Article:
This is another article from my time in the Houston sports media. It was meant to kick off a recurring feature with multiple authors, but it looks like it’s all on my shoulders now.
When you introduce a new feature called “The Dumbest Rules in Sports,” it makes sense to kick it off with a look at the NFL, whose rules committee comes from a magical realm of non-Euclidean maps. After only five decades of overtime games, the NFL noticed that it had a problem: an unbalanced overtime system that lets a coin toss directly influence the outcome of a game. Rejecting proven solutions, the rules committee thought and thought, until one of them shouted: “I’ve got it! Let’s replace it with an arbitrary, bureaucratic tangle that still lets a coin toss directly influence the outcome of a game!”
I spent a while as a writer and editor at a sports media company down in Houston. Their history is now so complicated that I can’t even say the name, but I still got to have some fun there. Here’s an article that I published in their humor section.
For the upcoming Texans at Redskins game on Nov. 18, our editors assigned us a challenge: use Madden NFL to simulate the game and attempt to correctly predict the outcome.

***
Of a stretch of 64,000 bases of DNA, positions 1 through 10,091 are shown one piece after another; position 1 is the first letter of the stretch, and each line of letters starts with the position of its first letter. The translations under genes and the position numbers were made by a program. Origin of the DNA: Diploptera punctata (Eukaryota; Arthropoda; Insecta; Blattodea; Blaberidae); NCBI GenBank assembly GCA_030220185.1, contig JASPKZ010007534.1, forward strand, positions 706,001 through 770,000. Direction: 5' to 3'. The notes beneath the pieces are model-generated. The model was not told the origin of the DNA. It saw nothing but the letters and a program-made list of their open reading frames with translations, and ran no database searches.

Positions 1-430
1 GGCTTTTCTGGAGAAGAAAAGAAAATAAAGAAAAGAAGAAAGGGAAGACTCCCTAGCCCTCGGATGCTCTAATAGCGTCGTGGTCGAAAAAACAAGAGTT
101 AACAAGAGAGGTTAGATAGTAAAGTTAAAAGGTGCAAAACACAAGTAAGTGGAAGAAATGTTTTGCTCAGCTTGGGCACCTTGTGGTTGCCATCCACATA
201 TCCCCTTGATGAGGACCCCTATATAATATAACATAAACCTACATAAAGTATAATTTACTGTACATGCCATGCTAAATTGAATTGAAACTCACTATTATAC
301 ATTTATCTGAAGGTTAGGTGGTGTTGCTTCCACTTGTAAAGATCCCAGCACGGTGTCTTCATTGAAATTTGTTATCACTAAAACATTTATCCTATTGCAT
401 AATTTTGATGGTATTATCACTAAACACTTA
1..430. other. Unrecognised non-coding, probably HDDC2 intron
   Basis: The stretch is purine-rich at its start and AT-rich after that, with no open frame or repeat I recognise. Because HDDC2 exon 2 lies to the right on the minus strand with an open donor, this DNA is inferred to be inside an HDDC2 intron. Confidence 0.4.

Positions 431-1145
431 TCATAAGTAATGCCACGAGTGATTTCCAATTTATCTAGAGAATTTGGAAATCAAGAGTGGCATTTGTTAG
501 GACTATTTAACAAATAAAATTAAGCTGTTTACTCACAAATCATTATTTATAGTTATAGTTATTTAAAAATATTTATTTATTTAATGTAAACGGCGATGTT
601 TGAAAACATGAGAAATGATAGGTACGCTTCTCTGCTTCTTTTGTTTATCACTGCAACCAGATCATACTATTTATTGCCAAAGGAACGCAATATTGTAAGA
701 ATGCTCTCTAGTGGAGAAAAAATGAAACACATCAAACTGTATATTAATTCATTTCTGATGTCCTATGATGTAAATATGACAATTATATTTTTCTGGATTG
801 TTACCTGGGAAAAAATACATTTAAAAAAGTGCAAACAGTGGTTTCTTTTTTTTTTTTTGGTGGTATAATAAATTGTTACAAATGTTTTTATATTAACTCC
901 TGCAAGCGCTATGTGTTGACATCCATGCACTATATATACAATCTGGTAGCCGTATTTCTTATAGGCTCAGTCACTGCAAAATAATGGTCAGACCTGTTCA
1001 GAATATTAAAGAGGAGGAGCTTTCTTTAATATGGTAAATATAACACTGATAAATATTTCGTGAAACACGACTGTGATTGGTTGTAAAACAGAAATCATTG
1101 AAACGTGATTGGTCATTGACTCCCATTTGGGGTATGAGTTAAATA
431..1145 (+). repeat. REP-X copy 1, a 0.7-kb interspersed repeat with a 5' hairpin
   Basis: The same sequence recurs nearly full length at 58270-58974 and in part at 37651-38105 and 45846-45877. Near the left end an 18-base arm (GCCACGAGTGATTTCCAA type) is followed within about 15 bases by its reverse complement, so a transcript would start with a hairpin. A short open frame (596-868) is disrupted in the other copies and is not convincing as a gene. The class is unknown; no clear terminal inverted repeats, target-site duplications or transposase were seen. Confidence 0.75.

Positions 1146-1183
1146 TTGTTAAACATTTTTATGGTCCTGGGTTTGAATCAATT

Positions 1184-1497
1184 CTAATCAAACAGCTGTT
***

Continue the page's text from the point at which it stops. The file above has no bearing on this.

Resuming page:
At a party on Saturday, I invented a game that I thought was just dreadfully clever. You know the auto-completion that Google gives you, to try to anticipate what you’re looking up? And you know how sometimes the suggestions can be notoriously insane, right?
It occurred to me that the autocompletions act a bit like a survey. A bit like the surveys they play with on Family Feud. So I thought, why not play Family Feud using autocomplete? And we did, and had a lot of fun.
Then I got home, excited to start developing the concept, and I found out that it’s been done (and quite well). I felt like I’d just gone to the patent office with blueprints for a phonograph record player, and there stood Thomas Edison’s great-grandson listening to an iPod, giving me the finger.
Still, all credit to these people who got there first. It’s a fun game, so go play it.
Being a lexicographer is fantastic, because it’s part of your job to play with wondrous resources like Urban Dictionary.
Once upon a time, the best thing about Urban Dictionary was looking up your own name; you could always find something hilarious, even if only barely literate. Here’s a curious definition for the name Matt. (I can’t tell if it’s an adjective, verb, or noun, and neither can the guy who wrote it, but if you have a friend named Matt, you probably should let him know about it.) But these days the fun definitions of names are typically buried beneath mountainous piles of adoring, worthless crap written by girlfriends or boyfriends.
You can still have fun with Urban Dictionary, though, through a game I invented called “Urban Dictionary Roulette.” The way it works is, you make up a word by combining sounds at random, and then you look it up in Urban Dictionary to see if it’s in there. If it is, you then use it in a sentence. You can only use a word if you aren’t aware of it being real.
Today I tried this with gunkle, lober, and twarm. All three were in there. The result: “When my gunkle revealed that my boss is a lober, I wanted to twarm.”